Further, tourism industry feeds huge masses of the poor and weaker sections, less literate and low-skilled. Over 95% of the Indian hospitality industry is dominated by bed & breakfast facilities, guest houses and other small-scale units. It would be safe to assume that at least three-fourths of tourism sector are in the informal sector. The impact of a crisis of this magnitude could crush the industry.
The mobility-driven tourism industry should also worry about the geographies affected by the new corona virus, of virus spread and its scaling trajectory. The pandemic has ravaged all major tourism corridors of the world, affecting both tourist generating and receiving regions across Western Europe, the US, West Asia, South Asia, China, East Asia, southeast Asia and Australia. The countries in these regions nurture robust domestic tourism markets, which is very significant for countries such as India and China. Globally, 71.2% of the spending comes from domestic tourists.

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The WTO had projected 3-4% growth for tourism in 2020. But the figures were revised after the Covid-19 pandemic broke out. International tourist arrivals could see a negative growth of 1-3%. As it stands, resumption of tourism activities from the rock bottom is still beyond informed guesswork. The uncertainties could impact the prospects of tourism and travel industry as well as its contribution to the economy and employment generation.

As per IMF estimates, there will be a 2 percentage point loss in annual GDP for each month of lockdown. The tourism sector alone would face a 70% decrease in output. This must be viewed in the backdrop of a robust employment scenario post-2009 recession. For instance, the accommodation and food services sector alone saw a growth of around 35% during 2010-18, while all sectors have recorded a growth of 11%. Further, occasional hiccups in the first decade of 21stcentury notwithstanding, tourism grew in strength and maintained a consistent growth trajectory, particularly after 2010.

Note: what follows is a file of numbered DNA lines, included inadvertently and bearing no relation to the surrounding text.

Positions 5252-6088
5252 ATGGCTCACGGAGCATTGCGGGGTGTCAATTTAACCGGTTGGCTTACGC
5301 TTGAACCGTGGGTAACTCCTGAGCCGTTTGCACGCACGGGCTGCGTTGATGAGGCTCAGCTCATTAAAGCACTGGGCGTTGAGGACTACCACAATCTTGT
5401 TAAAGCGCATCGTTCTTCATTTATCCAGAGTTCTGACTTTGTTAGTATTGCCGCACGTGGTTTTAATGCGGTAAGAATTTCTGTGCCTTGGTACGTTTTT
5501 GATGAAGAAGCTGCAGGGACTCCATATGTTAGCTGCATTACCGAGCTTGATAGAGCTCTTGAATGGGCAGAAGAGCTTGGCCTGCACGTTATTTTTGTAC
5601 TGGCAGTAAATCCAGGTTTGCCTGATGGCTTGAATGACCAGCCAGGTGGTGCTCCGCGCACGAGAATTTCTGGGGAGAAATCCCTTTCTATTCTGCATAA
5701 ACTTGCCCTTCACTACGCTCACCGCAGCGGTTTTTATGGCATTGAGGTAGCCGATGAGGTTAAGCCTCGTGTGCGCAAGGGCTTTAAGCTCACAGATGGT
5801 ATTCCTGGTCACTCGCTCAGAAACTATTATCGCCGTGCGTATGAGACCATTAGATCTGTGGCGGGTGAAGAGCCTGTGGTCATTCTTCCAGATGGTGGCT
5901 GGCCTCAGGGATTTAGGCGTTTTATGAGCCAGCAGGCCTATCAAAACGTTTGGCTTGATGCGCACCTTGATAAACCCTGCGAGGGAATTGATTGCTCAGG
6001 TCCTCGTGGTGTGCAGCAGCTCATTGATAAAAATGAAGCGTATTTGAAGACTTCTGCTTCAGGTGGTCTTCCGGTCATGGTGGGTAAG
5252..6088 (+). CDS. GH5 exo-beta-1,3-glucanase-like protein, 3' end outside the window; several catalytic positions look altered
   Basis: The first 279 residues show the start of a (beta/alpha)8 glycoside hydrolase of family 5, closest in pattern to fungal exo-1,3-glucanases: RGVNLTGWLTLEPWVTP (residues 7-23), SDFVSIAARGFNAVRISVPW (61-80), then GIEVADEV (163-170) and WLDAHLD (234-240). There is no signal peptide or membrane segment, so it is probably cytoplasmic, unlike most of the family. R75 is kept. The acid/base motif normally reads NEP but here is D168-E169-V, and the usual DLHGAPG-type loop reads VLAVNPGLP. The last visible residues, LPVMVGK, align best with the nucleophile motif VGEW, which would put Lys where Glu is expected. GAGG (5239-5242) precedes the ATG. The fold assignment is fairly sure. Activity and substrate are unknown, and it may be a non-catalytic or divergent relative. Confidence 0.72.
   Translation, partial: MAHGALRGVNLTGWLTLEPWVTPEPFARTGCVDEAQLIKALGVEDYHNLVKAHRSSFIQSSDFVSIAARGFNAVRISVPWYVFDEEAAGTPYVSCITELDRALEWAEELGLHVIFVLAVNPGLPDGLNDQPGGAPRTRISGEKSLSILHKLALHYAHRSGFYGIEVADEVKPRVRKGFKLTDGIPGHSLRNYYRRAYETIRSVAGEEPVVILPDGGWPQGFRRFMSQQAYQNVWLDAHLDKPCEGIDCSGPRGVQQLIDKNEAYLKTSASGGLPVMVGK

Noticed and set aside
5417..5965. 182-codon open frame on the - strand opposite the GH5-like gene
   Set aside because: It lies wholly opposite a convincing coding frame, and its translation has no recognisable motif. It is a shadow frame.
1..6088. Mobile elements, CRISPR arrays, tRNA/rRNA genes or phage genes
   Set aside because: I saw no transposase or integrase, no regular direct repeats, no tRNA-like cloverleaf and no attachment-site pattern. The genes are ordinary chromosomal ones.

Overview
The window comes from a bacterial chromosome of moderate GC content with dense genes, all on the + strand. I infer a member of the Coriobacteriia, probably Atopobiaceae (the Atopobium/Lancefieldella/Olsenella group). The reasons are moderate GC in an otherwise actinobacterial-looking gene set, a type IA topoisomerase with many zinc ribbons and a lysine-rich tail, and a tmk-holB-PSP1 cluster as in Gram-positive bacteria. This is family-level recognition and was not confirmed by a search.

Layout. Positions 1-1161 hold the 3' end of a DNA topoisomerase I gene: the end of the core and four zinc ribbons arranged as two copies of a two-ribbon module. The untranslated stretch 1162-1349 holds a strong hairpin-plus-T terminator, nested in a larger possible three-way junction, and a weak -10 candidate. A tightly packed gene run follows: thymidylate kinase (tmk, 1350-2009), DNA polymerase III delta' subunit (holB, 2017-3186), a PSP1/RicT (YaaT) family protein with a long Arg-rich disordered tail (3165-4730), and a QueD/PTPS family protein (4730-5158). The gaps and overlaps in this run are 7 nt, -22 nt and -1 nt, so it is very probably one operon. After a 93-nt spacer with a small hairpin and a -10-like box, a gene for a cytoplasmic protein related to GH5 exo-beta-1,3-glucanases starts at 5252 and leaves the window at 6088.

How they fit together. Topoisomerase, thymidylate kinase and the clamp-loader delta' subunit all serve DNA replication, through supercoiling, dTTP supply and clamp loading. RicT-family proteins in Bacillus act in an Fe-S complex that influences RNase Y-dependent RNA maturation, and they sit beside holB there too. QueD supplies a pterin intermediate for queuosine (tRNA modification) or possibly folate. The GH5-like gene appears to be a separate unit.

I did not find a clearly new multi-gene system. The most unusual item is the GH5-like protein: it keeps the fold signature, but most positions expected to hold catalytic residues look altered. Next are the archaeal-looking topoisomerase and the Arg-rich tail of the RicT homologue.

In India, tourism has already fallen to abysmal levels. Going by the initial estimates of Centre for Asia Pacific Aviation (CAPA India), the domestic traffic could fall by almost half from 140 million in FY2020 to around 80-90 million in FY2021. Correspondingly, a huge slump in international traffic is also feared from approximately 70 million to 35-40 million. As a consequence, 200-250 aircraft could remain surplus in next 6-12 months in India.

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Across the hotel sectors, occupancy was not affected till the end of February. In March, there was a 45% fall from the previous year in major cities. Much of the decline is due to the nation-wide shutdown announced by Prime Minister Narendra Modi on March 25. HVS Research estimates a 16.7– 20.5% decline of overall occupancy from 2019 for branded hotels. It could then lead to a 31-36.2% fall in RevPAR, or revenue per available room. Projected loss of overall revenue in the sector could be in the range of $8.85 billion to $10 billion, a drop of 39-45% from previous year.

Industry bodies such as IATO are worried about the all-round squeeze in all tourist segments. KPMG projects a potential job loss of 38 million, or around 70% of the total workforce. Recovery of the sector is crucial to the rebound of the Indian economy. The government should consider several demands made by the tourism industry with all seriousness. Some of these demands are removal of taxes / compliances charges on air travel, rationalisation/ cut in VAT on ATF across the country and a moratorium on all bank payments.

Tourism industry is extremely crucial for India, given its share in national GDP and employment generation. Boosting tourist arrivals – both domestic and foreign – through focused fiscal and monetary incentives is crucial for both central and state governments in this hour of crisis. The policies must come in a bundle, piloted separately as steps to support the survival and revival of this crucial industry.

(Prof Sutheeshna Babu is a renowned expert in tourism economy. He is nodal officer, National Institute of Watersports, Goa. Views are personal and not of the organisation.)